Wow, Kentucky, I Don’t Know What to Say…


George Packer takes a stroll down Kentucky way.

On Wednesday, I was in Inez, Kentucky, the Appalachian town where L.B.J. declared war on poverty forty-four years ago this month. John McCain was on a tour of “forgotten places,” and had come to Inez to let the coal miners and town notables know that he will be the President of all Americans…. After his speech, I left the county courthouse and crossed the main street to talk to a small group of demonstrators holding signs next to McCain’s campaign bus. J. K. Patrick, a retired state employee from a neighboring county, wore a button on his shirt that said “Hillary: Smart Choice.”

“East of Lexington she’ll carry seventy per cent of the primary vote,” he said. Kentucky votes on May 20. “She could win the general election in Kentucky.” I asked about Obama. “Obama couldn’t win.”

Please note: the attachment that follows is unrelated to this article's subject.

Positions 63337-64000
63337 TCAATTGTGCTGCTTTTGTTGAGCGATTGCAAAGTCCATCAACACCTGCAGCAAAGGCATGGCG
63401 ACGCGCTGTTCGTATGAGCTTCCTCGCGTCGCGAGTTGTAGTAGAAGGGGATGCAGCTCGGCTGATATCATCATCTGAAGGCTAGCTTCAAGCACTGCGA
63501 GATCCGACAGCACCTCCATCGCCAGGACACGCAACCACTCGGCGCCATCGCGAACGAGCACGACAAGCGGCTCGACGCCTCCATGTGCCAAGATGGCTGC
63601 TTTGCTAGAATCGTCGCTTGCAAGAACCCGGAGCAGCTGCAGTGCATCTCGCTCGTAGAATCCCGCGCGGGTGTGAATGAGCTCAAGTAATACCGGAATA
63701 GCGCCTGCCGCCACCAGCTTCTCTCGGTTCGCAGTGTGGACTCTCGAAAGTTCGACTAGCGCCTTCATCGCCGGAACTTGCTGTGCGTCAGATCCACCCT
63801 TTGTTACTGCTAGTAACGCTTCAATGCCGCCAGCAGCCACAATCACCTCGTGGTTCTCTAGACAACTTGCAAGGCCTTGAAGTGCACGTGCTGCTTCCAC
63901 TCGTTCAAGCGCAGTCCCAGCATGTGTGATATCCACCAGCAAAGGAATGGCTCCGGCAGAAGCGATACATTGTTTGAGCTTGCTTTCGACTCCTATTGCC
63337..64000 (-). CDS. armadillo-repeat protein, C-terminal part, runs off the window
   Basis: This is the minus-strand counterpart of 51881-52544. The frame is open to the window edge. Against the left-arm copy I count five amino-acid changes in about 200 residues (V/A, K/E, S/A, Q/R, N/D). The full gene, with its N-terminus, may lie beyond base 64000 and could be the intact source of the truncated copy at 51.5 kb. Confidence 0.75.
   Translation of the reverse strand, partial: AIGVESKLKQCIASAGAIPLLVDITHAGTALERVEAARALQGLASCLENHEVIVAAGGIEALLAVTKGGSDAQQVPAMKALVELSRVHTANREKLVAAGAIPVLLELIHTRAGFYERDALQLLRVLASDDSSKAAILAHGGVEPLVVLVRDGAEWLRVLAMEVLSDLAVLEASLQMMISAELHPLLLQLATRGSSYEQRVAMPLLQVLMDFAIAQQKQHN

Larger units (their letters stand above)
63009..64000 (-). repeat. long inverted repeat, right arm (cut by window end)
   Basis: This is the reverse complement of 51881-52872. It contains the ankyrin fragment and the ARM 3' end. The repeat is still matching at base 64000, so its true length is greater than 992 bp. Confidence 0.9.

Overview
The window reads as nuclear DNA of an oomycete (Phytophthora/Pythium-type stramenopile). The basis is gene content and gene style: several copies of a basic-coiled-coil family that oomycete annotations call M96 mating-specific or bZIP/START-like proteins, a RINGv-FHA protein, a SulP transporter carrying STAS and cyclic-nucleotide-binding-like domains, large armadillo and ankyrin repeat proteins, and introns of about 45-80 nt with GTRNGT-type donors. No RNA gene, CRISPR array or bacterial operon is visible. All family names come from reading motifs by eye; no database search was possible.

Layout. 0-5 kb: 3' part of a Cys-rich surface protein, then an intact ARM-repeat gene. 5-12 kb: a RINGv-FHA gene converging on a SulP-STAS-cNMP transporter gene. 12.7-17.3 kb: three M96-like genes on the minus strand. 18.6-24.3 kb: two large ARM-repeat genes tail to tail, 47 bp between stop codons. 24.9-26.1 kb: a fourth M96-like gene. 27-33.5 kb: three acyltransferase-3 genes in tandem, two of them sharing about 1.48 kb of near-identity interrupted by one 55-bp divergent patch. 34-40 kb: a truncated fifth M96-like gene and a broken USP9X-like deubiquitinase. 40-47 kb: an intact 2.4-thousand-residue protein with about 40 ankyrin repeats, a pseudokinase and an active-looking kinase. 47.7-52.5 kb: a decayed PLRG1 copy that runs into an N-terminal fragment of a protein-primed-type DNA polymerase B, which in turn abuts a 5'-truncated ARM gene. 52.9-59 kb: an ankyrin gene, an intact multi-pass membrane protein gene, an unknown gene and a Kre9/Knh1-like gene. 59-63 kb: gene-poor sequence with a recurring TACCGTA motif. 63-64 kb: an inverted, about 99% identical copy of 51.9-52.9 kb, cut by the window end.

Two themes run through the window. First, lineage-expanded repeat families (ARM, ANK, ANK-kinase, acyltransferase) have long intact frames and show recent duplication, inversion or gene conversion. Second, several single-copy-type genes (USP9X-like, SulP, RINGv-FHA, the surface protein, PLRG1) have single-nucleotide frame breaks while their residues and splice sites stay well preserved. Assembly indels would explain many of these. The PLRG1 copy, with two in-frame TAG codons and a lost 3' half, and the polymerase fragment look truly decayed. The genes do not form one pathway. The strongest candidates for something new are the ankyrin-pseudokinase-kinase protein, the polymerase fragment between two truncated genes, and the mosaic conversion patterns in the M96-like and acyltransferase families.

Why not?

“Race,” Patrick said matter-of-factly. “I’ve talked to people—a woman who was chair of county elections last year, she said she wouldn’t vote for a black man.” Patrick said he would’t vote for Obama either.

Why not?

“Race. I really don’t want an African-American as President. Race.”

That’s a Democrat speaking! More after the jump…

What about race?

“I thought about it. I think he would put too many minorities in positions over the white race. That’s my opinion. After 1964, you saw what the South did.” He meant that it went Republican. “Now what caused that? Race. There’s a lot of white people that just wouldn’t vote for a colored person. Especially older people. They know what happened in the sixties. Under thirty—they don’t remember. I do. I was here.”

Everyone knows that race is a factor in Obama’s low vote among older whites, though reporters say that no one will admit it personally. In Eastern Kentucky, people (and not just J. K. Patrick) admit it personally, without hesitation or apology.

But remember, if you are a politician or a member of the media, you are never, ever allowed to criticize small-town America. Because everything in small-town America is sacred and elemental to our identity as a nation. If that includes the occasional unapologetic racist, so be it.

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